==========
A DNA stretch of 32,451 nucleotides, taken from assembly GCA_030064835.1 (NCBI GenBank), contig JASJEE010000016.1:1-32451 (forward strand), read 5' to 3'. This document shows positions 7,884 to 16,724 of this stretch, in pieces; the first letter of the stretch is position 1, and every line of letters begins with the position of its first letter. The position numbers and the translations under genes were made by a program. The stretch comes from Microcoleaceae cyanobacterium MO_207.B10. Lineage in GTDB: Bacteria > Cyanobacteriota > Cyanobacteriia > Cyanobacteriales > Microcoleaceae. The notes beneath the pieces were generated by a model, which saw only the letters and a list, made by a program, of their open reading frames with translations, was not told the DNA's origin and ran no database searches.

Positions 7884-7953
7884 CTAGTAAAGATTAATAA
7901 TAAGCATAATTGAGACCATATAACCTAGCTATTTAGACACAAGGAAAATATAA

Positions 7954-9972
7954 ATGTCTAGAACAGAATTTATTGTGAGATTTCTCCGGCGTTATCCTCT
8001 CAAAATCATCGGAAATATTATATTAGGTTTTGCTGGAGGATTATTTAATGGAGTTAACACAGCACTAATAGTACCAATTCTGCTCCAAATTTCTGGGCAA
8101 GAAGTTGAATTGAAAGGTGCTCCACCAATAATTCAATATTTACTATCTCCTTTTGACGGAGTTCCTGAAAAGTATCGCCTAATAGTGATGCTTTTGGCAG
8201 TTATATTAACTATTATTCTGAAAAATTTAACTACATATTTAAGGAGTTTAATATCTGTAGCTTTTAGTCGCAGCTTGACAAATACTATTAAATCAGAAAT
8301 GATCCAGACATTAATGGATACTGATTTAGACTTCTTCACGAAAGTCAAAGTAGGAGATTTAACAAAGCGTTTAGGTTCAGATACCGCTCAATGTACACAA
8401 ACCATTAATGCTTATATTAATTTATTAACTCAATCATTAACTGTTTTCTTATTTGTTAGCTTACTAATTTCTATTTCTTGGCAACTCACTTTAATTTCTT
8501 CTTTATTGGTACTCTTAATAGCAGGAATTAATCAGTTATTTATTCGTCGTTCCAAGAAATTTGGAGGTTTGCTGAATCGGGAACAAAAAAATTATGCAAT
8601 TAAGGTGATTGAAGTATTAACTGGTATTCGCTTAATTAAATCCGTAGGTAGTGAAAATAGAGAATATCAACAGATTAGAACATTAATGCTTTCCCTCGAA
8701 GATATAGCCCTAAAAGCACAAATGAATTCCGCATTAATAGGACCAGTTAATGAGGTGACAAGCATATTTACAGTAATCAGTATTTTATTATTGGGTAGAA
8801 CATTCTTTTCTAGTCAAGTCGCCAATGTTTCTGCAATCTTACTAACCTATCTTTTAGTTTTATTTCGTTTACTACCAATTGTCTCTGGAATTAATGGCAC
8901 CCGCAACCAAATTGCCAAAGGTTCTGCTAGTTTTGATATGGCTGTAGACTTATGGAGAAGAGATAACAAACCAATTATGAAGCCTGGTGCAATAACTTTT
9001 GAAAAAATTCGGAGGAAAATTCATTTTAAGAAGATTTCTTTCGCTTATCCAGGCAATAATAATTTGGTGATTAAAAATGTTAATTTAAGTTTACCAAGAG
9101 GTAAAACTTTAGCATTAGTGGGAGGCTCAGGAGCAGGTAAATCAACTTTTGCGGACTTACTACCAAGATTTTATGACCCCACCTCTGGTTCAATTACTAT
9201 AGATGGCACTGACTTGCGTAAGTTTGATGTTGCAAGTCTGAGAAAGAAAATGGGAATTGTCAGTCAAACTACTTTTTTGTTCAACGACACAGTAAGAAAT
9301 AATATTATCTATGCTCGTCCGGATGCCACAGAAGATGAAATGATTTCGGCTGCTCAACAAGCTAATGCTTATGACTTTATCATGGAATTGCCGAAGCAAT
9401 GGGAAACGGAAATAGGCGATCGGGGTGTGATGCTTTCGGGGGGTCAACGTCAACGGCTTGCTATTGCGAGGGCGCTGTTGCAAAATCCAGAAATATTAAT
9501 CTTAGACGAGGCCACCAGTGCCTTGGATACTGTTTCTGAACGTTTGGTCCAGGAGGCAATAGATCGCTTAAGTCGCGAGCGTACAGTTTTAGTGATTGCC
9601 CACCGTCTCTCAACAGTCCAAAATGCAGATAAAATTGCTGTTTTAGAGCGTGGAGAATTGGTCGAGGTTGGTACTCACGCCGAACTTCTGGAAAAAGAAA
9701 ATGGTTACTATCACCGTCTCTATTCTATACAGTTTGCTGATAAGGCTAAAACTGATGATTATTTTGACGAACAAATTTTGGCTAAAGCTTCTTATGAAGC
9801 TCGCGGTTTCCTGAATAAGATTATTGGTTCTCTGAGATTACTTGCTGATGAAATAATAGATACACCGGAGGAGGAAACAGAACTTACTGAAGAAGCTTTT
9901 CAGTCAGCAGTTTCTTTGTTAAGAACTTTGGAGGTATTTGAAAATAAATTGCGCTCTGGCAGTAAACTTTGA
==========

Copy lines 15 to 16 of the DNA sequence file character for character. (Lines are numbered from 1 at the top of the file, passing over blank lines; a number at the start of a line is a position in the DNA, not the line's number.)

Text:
8801 CATTCTTTTCTAGTCAAGTCGCCAATGTTTCTGCAATCTTACTAACCTATCTTTTAGTTTTATTTCGTTTACTACCAATTGTCTCTGGAATTAATGGCAC
8901 CCGCAACCAAATTGCCAAAGGTTCTGCTAGTTTTGATATGGCTGTAGACTTATGGAGAAGAGATAACAAACCAATTATGAAGCCTGGTGCAATAACTTTT